Hardware for the heart | Health beat
Willow Eggleston had known for a long time about her heart defect. He lived with flapping and shortness of breath but, now in his 60s, his body was beginning to fail. (Chris Clark | Spectrum Health Rhythm)
Willow and her husband, Mark, had raised two children. As her symptoms worsened, she found it difficult to avoid despair. (Chris Clark | Spectrum Health Rhythm)
Willow remembers that terrible feeling of defeat. “That’s not me,” he said. “It bothered me so much that I was no longer that strong person.” (Chris Clark | Spectrum Health Rhythm)
In March 2019, Willow collapsed in her living room. Her granddaughters were with her. “Lilly kept saying, ‘Grandma, wake up! What happened? Are you okay?'” Willow said. (Chris Clark | Spectrum Health Rhythm)
Willow had been told that her condition was inoperable. Joseph Vettukattil, MD, a congenital cardiologist, has experience correcting heart defects. He told Willow that he could help her. (Chris Clark | Spectrum Health Rhythm)
“He (Dr. Vettukattil) told me I could fix the hole in my heart,” Willow recalled. “I said, ‘No, you can’t. It can’t be fixed. ‘ He said, ‘Yes, I can.’ “(Chris Clark | Spectrum Health Beat)
During a 45-minute catheterization procedure, Dr. Vettukattil reduced the 40-millimeter hole in Willow’s heart to 8 millimeters. The total closure would have been too much change. (Chris Clark | Spectrum Health Rhythm)
Willow Eggleston, 66, had long struggled with pulmonary arterial hypertension.
He knew it was due to a congenital heart defect. He also knew that the doctors determined that nothing could be done to remedy the problem.
And he remembers precisely the moment when his situation went from chronic illness to pure terror.
It happened in March 2019.
At one point she was babysitting Lillian and Evelyn, her two little granddaughters, while they quietly watched a movie and ate pizza. The next, she found herself lying in her recliner, one of the girls bending over her.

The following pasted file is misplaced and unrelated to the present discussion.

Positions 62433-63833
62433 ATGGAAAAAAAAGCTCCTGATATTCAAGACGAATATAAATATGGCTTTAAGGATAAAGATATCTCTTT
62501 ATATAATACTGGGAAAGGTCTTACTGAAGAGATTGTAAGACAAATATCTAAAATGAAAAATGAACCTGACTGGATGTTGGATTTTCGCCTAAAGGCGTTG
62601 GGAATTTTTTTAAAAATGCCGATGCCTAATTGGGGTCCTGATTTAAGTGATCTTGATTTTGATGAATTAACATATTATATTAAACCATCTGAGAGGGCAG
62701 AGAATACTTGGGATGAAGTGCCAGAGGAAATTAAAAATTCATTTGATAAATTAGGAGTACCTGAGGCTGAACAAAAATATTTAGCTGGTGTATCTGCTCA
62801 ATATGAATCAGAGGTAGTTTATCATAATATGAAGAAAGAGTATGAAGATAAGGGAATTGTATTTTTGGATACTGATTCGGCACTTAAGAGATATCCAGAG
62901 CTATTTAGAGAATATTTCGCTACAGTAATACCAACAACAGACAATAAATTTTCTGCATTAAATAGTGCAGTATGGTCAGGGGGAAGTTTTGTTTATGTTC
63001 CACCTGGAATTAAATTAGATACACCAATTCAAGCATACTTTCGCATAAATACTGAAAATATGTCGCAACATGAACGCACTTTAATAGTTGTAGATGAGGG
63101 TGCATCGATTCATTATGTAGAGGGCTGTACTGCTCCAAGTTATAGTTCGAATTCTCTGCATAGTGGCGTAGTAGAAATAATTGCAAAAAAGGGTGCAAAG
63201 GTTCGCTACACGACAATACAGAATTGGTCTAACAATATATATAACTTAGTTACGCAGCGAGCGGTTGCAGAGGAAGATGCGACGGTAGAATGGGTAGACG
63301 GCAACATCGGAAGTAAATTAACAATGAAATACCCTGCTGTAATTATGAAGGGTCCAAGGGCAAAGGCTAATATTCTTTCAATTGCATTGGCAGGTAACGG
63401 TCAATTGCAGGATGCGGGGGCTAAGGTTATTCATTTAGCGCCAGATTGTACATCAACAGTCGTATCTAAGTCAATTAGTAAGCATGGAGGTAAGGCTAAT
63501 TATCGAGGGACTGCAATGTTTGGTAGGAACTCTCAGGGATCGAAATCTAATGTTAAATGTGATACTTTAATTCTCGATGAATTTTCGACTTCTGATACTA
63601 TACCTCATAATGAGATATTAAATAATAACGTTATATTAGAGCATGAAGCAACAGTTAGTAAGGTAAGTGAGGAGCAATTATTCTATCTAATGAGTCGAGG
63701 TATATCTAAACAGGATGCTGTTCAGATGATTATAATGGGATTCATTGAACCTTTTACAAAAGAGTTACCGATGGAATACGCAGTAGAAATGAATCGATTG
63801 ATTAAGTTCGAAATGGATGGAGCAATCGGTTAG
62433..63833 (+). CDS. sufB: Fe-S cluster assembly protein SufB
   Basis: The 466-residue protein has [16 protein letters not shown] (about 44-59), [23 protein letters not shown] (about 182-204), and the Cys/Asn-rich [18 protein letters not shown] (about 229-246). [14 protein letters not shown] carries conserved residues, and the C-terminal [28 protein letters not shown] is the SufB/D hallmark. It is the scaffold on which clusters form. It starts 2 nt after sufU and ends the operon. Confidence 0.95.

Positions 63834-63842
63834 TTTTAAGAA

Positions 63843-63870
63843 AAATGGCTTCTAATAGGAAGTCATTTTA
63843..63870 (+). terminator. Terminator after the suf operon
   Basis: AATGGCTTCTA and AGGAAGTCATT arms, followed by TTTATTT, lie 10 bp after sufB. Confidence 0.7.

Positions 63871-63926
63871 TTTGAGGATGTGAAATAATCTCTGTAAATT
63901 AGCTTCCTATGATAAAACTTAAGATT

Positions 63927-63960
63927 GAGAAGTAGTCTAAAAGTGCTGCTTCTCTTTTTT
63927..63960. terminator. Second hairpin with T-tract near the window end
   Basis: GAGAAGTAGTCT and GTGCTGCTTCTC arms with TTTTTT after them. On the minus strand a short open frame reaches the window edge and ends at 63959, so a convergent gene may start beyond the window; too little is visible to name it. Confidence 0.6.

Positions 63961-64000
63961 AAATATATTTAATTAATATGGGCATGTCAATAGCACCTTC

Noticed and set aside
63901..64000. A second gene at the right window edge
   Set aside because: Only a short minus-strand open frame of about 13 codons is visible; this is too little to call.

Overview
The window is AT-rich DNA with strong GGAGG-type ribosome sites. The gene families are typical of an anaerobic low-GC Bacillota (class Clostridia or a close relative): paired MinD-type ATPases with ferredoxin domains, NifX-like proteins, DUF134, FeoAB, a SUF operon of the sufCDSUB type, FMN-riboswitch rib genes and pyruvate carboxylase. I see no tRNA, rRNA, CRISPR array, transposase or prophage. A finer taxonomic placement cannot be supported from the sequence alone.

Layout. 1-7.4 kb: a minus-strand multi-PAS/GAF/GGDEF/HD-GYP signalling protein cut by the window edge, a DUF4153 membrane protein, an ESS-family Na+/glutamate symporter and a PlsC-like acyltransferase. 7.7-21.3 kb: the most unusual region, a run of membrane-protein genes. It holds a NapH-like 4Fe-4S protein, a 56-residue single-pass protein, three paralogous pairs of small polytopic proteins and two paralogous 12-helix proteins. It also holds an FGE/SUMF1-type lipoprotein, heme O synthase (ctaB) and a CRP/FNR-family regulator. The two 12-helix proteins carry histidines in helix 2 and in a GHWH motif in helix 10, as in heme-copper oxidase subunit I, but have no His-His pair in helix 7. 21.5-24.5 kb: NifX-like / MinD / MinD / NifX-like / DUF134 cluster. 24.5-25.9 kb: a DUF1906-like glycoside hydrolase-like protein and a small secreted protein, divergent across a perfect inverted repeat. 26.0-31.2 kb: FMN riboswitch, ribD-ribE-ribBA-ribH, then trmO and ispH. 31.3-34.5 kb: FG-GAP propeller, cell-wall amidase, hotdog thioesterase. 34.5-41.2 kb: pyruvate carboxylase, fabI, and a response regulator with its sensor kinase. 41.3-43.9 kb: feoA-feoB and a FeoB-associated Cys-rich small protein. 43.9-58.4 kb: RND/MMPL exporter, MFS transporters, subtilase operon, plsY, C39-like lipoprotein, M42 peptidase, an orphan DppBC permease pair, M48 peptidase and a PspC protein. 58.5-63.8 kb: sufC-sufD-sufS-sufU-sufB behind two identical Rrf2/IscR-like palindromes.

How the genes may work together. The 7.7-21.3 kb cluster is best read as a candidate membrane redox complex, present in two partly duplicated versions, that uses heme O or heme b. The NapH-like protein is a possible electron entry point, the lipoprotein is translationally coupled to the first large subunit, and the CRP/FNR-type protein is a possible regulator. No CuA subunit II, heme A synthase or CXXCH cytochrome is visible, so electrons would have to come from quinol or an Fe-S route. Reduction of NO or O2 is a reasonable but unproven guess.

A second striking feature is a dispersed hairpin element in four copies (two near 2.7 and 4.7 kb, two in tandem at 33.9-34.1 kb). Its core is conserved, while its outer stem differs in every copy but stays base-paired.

“Lilly kept saying, ‘Grandma, wake up! What happened? You are well? ‘”Eggleston said.
Eggleston woke up long enough to know that he was in serious trouble.
“I called 911 and called my daughter to tell her to come get the children,” she said. “The two girls were still there when the ambulance arrived, with the lights on.”
The ambulance rushed her to Butterworth Hospital of Spectrum Health.
There, the doctors gave a dire prognosis.
“When they warned me that they might have to intubate me and put me on a ventilator, it was scary,” Eggleston said. “I did my best to stay positive.”
While it was not the first time she had been hospitalized for this condition, it would be the scariest.
And it was becoming increasingly difficult for her to stay positive.
‘That is not me’
By the mid-1960s, Eggleston was over his share of ups and downs.
Doctors first diagnosed his heart defect, a large hole in his heart known as an atrial septal defect, when he was 40 years old. It helped explain some of the minor symptoms he had had, such as flapping and shortness of breath, for much of his life.
But the Bath, Michigan, resident also learned she had an inoperable condition.
Any attempt at corrective surgery can prove fatal.
His symptoms got worse over the years.
“By now, I was wearing a diaper and a walker,” he said. “I did not want to eat. And I had so much fluid that I couldn’t lie on my back. “
Her care team initially suspected that a double lung transplant might help, but quickly determined that she was not a suitable candidate for transplantation.
Eggleston found it difficult to avoid despair. His body systems began to fail, including his kidneys.
Remember that terrible feeling of defeat.
“That’s not me,” he said. “It bothered me so much that I was no longer that strong person. My daughter finally begged me, saying, ‘Mom, please don’t give up.’
Dr. Vettukattil has extensive experience repairing heart defects.
“He told me he could fix the hole in my heart,” Eggleston recalled. “I said, ‘No, you can’t. It can’t be fixed. ‘ He said, ‘Yes, I can.’
in a healthy heart, the blood enters through two large veins and then flushes the oxygen-poor blood into the right atrium or upper chamber.